What does it say about Tony Stewart’s influence in the garage that both you and Kevin Harvick were so eager and interested to join Stewart-Haas Racing?
“Gene Haas and the Haas Automation group had a Winston Cup team, NEXTEL, and now a Sprint Cup team over the years, but when Tony came on board in 2009, it was an immediate injection of top people with mechanics and engineers who made the program successful. And then it produces a championship in just two years. It is a program that has such a strong potential when you have Tony’s ability to find the people, and then you have guys like Joe Custer and Gene Haas who are there with the financial side who want to see success. When you implement the money side of it and the people side together, that’s a formula for success.”
Personally, how gratifying is it to be making the most of the opportunities you’ve been given?
“Well, it’s great to have that chance from Gene Haas. When he’s out there developing a team like this and it’s questioned by Tony back in September – ‘Are we ready to do this?’ – and then you get the news that Gene Haas wants to go Formula 1 racing, it shows his passion for motorsports. It shows his ability to engage like he is to find the talent to get the certain positions done, and I’m glad he’s invested in me, and I want to deliver for him.”
Do you ever think back on how far you have come from early in your career to now?
“Well, for me in 2009, it was a great season at Penske Racing. We had a shot at the championship, leading up to the final couple races in the Chase, and then 2010 and 2011, to finish 11th in points and to come up outside of the group that goes to Vegas to celebrate with the sponsors and to say that you’re putting a nice trophy on the mantel to have a certification of a successful season, it never happened. So, for me to take a step back, there’s a mutual decision there, but it’s never talked about, and for me to step back and to have fun and to build up through the tougher way that drivers used to have to break into Sprint Cup racing, which was with the underfunded teams and to do it the hard way, it was fun to do that in a retro way because I am an old‑school guy. And now to be teamed up with Gene Haas and a top team, it’s given me a better appreciation for how teams are developed, how teams come together, and what it takes to be successful at the top level.”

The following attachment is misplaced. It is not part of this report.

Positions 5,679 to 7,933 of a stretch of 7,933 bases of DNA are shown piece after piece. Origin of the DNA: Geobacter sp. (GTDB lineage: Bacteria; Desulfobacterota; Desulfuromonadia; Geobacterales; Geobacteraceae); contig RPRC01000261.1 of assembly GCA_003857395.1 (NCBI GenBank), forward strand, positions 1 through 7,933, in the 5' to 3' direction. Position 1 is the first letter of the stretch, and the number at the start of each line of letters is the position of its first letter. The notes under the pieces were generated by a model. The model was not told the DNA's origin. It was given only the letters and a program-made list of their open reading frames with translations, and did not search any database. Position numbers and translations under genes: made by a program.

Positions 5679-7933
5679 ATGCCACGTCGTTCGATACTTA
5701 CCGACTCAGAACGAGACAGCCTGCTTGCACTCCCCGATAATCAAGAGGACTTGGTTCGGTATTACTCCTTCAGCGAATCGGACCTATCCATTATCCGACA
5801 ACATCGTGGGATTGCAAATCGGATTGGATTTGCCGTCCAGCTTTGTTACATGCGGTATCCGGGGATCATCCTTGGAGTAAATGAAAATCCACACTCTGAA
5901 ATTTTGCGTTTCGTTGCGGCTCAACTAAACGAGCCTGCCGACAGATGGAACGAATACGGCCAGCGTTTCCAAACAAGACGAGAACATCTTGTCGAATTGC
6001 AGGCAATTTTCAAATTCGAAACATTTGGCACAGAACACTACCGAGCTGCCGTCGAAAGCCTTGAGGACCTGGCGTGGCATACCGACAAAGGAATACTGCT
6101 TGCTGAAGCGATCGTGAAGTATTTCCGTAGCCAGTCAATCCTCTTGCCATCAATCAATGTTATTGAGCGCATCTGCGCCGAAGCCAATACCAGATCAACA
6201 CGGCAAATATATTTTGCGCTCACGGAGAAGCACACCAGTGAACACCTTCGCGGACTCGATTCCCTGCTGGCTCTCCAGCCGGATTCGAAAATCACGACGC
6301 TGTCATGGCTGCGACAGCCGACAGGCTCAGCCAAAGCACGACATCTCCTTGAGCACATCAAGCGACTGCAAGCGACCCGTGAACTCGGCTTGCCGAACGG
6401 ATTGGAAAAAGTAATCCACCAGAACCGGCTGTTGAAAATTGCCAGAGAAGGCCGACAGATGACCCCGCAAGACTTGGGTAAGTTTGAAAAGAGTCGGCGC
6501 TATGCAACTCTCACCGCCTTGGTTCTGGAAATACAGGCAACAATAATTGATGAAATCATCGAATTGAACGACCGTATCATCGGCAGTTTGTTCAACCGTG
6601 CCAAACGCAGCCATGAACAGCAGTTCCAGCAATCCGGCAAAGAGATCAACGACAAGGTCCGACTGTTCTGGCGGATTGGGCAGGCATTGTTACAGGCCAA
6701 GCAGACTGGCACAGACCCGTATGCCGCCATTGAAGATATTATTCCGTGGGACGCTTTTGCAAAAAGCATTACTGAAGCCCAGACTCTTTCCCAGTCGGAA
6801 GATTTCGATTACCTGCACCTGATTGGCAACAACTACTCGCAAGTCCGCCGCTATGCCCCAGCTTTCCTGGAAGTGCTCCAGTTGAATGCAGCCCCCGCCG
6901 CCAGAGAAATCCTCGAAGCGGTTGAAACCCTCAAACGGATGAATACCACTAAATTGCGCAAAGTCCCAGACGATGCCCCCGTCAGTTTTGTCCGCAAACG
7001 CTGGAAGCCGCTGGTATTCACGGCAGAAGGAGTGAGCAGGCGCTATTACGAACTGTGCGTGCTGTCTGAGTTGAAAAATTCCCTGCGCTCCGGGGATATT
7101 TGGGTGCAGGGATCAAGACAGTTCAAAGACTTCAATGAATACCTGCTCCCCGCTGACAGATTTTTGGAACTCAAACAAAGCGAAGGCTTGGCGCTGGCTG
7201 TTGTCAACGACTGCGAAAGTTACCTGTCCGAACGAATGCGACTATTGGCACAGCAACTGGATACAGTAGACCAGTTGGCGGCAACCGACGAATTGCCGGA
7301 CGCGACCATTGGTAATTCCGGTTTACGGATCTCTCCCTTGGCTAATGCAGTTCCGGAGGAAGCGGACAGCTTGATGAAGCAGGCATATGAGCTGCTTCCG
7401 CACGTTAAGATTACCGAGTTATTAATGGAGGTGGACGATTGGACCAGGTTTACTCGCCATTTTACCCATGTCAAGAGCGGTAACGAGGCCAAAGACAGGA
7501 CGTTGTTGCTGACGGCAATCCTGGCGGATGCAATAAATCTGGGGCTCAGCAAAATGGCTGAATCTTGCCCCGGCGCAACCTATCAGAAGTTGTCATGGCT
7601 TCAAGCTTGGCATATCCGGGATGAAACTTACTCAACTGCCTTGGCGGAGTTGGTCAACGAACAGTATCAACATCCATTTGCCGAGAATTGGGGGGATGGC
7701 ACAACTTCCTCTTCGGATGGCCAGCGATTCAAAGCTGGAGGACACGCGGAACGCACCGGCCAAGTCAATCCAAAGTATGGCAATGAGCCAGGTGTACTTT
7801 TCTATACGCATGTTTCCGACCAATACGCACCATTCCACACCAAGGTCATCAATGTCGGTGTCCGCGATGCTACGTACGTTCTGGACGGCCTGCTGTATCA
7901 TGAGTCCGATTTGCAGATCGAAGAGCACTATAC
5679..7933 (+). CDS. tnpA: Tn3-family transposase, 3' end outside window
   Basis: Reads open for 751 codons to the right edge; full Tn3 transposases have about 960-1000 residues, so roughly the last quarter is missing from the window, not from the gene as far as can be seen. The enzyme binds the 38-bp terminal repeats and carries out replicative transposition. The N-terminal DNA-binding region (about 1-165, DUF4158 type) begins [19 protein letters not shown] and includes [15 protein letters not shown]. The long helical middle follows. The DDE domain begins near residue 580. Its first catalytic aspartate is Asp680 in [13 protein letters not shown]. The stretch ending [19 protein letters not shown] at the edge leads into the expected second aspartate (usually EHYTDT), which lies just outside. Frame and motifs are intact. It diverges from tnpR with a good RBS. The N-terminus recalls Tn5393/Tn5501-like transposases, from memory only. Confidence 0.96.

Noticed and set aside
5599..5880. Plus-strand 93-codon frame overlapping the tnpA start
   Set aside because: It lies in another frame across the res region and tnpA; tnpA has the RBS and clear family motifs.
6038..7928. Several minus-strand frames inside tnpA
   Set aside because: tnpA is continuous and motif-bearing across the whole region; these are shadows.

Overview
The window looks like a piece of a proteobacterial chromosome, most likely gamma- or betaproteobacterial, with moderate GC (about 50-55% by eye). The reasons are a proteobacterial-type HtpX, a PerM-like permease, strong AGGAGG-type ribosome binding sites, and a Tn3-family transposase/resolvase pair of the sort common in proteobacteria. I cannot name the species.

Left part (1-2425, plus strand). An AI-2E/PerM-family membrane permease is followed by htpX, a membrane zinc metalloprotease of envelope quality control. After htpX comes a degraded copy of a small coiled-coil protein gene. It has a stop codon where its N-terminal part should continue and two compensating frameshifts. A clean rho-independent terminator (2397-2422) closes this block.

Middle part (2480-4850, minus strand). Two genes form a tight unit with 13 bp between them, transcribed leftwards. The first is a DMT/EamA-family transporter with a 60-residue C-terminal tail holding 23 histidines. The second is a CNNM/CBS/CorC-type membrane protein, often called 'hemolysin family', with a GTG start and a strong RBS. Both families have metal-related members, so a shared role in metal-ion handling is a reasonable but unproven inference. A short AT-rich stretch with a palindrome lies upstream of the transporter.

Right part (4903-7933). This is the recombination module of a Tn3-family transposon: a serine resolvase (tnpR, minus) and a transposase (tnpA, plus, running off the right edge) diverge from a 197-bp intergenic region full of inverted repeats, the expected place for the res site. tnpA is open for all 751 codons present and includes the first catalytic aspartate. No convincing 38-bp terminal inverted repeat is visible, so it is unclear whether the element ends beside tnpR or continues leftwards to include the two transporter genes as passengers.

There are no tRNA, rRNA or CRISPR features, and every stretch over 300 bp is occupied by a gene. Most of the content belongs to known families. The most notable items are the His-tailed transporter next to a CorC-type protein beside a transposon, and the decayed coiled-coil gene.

The Sprint Unlimited – talk about getting the season off and running and having a chance to race in it.
“Yeah, for a new team, we need this type of atmosphere to engage into a race, to have crew chief‑driver communication, to have the pit crew jump over the wall and do their duties in a pressure‑filled situation. So, as a new team, it’s vital to be in that race and I’m glad we’re part of it.”
Does it interest you at all not knowing the Sprint Unlimited format, or do you leave that in the hands of the team?
“You have to be engaged in all aspects of it, and this is a good team-building process for the 41 Haas Automation Chevy. Secondly, you’ve got to think on the fly, and this will get Daniel Knost up and at it and on top of things, and then myself to digest the Stewart‑Haas chassis, the car, how the motors run from Hendrick. There’s a lot we’ll be able to evaluate in that quickie race.”
- TSC -
- Mike Zizzo
Director of Media Relations
Texas Motor Speedway